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    Volume 8 Issue 90 | October 16, 2009 |

  Cover Story
  Human Rights
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  Star Diary
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Star Diary

If there's one thing we're very creative about, it's conning people. Recently, at least three people I know of, all of them elderly women who live alone and whose children live abroad, have been visited by a young woman, tall, slim and well-dressed. Whether the same or different women, at least in these three cases, she called herself 'Lipi' and in two cases, she was wearing hijab. Claiming to be a friend of their children's who live in the US and after sharing much family news and gossip, the woman asked for money, whether as a loan or, more often, in exchange for foreign currency. As soon as she had the money, or if she sensed that the people were making calls to cross-check her identity, she left the house with at least Tk. 10,000-15,000 which she extracted from her semi-convinced and overall helpless hosts. The police have been called in some cases but the visits continue. People need to be beware of letting unknown people into their houses because there is more to be lost than money if there is a dangerous stranger in your home. The police should also be on the lookout for members of what is obviously a very organised and effective racket.

Rickshaw Stories

Quite a while ago, my friend and I were going home on a rickshaw. The rickshaw puller was groaning in pain while cycling. So we asked him what happened. He told us that he had an operation just the day before and was trying to collect enough money for an expensive injection, which he had to take. When we reached our destination, we gave him as much as we could, since we are students. A few days later, my mother came home relating the exact same story! She also had an encounter with a rickshaw puller who said that he just had an operation done a day before and needed money for an expensive injection. I wonder when this fake method of swindling money from passengers will stop.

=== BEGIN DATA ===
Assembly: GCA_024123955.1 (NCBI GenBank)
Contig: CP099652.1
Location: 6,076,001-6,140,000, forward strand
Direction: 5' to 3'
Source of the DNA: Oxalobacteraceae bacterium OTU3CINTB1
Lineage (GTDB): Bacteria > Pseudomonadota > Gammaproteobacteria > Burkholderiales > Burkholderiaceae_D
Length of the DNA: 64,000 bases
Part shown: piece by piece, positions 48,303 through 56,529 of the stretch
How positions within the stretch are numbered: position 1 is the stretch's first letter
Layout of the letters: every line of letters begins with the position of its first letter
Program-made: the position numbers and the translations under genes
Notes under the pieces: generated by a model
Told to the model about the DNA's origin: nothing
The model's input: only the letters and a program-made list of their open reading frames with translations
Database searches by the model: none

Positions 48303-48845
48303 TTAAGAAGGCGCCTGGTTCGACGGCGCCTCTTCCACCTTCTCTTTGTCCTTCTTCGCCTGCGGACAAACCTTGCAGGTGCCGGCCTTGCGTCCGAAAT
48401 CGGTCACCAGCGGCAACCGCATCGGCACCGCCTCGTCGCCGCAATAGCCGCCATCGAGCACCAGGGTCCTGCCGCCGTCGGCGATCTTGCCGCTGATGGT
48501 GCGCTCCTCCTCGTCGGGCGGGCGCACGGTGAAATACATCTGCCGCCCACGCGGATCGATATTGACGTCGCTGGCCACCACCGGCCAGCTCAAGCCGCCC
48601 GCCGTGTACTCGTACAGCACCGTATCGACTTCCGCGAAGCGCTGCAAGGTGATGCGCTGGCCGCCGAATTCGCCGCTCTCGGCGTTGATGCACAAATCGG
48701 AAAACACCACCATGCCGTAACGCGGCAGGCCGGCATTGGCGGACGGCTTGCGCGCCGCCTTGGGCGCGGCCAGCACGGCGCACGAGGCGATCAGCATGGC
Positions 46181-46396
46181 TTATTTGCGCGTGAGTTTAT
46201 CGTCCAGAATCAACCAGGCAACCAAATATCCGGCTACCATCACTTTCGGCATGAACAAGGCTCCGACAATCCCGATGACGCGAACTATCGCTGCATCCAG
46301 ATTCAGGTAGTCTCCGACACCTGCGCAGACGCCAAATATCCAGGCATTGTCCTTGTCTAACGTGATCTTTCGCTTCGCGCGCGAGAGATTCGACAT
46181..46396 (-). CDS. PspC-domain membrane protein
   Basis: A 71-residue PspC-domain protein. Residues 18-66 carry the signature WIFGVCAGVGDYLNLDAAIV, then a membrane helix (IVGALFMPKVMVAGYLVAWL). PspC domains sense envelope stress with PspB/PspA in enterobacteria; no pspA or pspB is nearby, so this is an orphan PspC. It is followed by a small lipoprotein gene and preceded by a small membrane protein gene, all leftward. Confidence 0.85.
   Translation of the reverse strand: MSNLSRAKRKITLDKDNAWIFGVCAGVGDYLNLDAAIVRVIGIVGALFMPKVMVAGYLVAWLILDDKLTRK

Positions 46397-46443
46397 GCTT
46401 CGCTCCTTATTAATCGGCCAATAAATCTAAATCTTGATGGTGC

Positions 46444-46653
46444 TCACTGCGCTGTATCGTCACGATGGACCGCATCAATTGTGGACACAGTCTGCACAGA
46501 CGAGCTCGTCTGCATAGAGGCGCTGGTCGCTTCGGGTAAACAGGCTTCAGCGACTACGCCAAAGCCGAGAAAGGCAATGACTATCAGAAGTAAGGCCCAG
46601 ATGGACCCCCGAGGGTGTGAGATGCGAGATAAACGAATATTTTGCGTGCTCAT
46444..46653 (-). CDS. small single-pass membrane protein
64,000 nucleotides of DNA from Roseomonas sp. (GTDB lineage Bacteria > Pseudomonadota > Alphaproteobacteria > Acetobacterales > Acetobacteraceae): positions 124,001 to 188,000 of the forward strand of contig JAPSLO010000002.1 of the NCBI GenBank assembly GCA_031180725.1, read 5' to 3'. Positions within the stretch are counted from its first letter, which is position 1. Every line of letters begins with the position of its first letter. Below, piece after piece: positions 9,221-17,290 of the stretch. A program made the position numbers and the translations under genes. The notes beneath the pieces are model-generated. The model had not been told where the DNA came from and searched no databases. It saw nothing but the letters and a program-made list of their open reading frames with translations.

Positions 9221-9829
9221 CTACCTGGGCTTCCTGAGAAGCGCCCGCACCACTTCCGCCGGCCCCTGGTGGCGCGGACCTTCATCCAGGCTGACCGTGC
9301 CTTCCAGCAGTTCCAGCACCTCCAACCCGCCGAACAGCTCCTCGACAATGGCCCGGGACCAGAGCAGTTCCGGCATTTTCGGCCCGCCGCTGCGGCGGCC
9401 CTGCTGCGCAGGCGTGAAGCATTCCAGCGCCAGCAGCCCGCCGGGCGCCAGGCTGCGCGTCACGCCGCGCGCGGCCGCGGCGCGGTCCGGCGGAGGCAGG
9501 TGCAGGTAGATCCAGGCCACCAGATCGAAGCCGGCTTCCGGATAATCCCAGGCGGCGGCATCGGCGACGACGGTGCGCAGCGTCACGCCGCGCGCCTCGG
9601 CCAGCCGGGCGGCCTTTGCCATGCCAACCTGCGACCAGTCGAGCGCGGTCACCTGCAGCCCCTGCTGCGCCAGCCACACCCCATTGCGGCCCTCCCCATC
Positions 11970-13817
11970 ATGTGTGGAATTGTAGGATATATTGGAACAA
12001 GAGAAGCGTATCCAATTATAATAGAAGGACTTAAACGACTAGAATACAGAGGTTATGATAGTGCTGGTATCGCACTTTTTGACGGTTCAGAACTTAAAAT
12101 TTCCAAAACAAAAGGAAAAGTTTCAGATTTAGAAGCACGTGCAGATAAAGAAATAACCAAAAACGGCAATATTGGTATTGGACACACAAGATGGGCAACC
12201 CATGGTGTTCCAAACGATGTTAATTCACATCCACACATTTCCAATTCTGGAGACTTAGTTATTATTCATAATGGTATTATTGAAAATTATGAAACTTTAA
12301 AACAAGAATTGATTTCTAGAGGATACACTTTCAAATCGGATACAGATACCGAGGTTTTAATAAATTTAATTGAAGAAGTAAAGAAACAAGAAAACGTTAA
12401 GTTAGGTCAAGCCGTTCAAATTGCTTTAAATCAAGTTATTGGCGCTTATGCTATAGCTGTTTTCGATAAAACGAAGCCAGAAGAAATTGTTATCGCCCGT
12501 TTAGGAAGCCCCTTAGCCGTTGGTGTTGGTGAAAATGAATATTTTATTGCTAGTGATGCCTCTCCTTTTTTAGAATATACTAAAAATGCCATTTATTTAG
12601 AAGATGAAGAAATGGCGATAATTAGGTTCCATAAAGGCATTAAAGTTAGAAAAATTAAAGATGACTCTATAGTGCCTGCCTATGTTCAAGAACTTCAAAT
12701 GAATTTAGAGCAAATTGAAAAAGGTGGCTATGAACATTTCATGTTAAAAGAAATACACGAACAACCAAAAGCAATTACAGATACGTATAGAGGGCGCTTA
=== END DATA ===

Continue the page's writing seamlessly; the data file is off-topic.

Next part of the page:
Mousumi Islam
Chandgaon, Chittagong

Sense of Humour

The other day I went to the Agrani Bank of the Chittagong University branch to open a bank account. The officer there gave me a form to fill up, which I did carefully. As I gave the form back to him, he asked which department I was from. English, I replied pointing to a black space, he asked me to take a signature from the then Chairperson of the department, Mohitul Alam and return early next year. I took the form and left, feeling angry inside. Why would it take a year for a student to open an account at the bank? It was very unfair. However, after a while, I understood the humour. It was in fact December 31st, the last day of the year, which was why the officer was jesting around a bit!
Rifat Munir Eti
Mohammadpur, Dhaka


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